Your wedding and engagement ring are usually your most-worn jewelry pieces, so you probably want to see those wedding rings fit again. A lot of things become too small and uncomfortable during pregnancy–shoes, pants, and even your rings. Fortunately, your fingers are usually the easiest and quickest body part to return to normal after giving birth.
Wedding rings should be able to fit again within a few weeks after pregnancy. During pregnancy, a woman’s body produces about 50% more blood and bodily fluids which leads to edema in places such as the hands, feet, ankles, and face. All of those extra fluids will start disappearing quickly after delivery in most cases.
While it’s great to see that baby bump grow over nine months, it’s hard to see parts other than your stomach change so much. Weight from excess fluids contributes to overall weight gain and loss during and after pregnancy. So, when can you expect edema to subside postpartum? Is swelling harmful to your body? How can you prevent swelling during pregnancy? There are lots of questions (and answers!) for this all-too-common concern.
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Why your ring is too small during an after pregnancy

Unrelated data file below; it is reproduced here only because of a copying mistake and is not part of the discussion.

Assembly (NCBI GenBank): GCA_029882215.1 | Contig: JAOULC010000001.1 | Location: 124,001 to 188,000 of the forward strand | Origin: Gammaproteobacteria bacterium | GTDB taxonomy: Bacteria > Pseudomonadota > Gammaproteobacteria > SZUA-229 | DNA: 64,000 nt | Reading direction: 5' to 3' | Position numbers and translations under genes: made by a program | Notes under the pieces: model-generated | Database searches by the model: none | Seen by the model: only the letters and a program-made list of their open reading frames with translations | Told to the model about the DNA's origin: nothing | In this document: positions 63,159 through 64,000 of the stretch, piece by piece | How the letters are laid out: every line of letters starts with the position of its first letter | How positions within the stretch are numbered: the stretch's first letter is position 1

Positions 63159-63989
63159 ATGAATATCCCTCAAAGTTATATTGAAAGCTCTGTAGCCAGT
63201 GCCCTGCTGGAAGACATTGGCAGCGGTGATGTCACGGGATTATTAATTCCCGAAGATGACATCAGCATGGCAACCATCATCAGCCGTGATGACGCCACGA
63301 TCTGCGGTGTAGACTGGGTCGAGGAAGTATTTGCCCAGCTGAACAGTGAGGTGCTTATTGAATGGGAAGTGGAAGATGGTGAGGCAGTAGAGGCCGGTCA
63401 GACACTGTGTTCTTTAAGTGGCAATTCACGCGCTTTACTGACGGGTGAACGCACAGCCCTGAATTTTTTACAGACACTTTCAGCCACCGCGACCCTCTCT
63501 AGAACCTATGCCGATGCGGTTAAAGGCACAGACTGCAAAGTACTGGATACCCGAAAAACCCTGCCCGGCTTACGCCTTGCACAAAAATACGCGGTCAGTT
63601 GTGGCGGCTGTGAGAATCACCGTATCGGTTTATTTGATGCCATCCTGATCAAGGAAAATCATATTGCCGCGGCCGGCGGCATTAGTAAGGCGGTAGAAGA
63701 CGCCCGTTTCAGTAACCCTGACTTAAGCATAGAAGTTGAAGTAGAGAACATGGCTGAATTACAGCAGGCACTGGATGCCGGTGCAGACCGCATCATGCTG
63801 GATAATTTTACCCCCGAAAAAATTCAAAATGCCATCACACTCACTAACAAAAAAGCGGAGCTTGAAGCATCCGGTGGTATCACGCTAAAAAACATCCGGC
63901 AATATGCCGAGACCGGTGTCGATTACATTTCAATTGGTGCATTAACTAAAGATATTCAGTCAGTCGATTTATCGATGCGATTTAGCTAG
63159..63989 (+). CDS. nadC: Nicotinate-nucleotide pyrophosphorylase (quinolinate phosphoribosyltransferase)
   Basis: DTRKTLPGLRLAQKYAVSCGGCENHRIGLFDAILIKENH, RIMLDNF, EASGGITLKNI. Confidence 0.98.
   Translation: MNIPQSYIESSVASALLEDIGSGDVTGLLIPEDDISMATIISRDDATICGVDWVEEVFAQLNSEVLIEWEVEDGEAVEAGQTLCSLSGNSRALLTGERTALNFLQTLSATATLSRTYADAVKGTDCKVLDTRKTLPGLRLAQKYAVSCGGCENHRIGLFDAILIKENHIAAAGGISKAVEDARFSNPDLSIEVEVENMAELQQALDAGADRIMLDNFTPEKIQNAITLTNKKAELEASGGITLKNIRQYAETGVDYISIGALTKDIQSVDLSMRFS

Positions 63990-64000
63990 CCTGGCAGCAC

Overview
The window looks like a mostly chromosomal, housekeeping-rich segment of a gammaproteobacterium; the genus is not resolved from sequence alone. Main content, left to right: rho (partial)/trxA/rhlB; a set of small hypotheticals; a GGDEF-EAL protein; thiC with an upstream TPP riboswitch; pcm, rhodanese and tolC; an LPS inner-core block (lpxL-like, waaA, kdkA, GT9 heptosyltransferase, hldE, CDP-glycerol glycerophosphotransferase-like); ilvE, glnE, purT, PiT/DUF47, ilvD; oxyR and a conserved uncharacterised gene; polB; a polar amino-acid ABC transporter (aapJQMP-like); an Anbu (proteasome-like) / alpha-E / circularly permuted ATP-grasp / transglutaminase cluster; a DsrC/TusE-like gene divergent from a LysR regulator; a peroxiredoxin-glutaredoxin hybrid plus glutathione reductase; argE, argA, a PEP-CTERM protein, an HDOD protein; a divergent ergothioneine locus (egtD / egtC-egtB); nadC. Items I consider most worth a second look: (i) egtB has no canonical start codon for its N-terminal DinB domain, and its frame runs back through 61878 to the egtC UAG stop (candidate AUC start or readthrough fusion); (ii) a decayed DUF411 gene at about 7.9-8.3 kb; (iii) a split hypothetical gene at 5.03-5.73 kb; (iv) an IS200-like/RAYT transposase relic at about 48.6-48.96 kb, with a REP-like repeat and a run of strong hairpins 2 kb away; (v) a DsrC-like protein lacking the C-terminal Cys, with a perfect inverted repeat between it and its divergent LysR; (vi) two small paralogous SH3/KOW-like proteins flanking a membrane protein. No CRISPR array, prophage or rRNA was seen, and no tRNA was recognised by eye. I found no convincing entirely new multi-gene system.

While many women understand that weight gain is part of pregnancy, along with a host of other fun and exciting side effects, they don’t always attribute fluid as a large part of the weight their body uses to nourish and grow the developing baby.
By 34 weeks, the average woman is carrying nearly 50% more fluids in her body than before pregnancy, which is about 8 liters or approximately two gallons! Try carrying two gallons of milk around for a day and it’s no wonder swelling is a typical pregnancy woe (along with fatigue).
During pregnancy, a woman with a healthy BMI will gain anywhere from 25-35 pounds distributed as follows:
- Baby: 8lbs
- Placenta: 2-3 pounds
- Amniotic Fluid: 2-3 pounds
- Breast Tissue: 2-3 pounds
- Blood: 4 pounds
- Fat: 5-9 pounds
- Uterus: 2-5 pounds
Fluid accounts for nearly 25% of the weight the average expecting woman gains during pregnancy. Edema, or swelling due to fluid retention, is a common symptom experienced by many pregnant women, which can lead to shoes not fitting right or wedding rings, sadly, being put in a drawer.
In addition to the simple fact that you’re a walking water balloon during pregnancy, other things can attribute to swelling and even make it worse:
- Summertime heat
- Being on your feet for long periods of time
- Lots of physical activity
- High caffeine consumption
- High sodium intake
- Low potassium intake
Ways to reduce swelling during pregnancy include things like eating well, resting, elevating your feet, drinking lots of water, avoiding tight clothing or shoes, wearing compression socks to support healthy blood flow, and gentle exercise.
Can swelling be dangerous?
Some swelling is completely normal during pregnancy, but if sudden swelling occurs it could be a sign of a complication called preeclampsia. It’s important to contact your physician or midwife right away if you have a sudden onset of swelling and any of the following symptoms: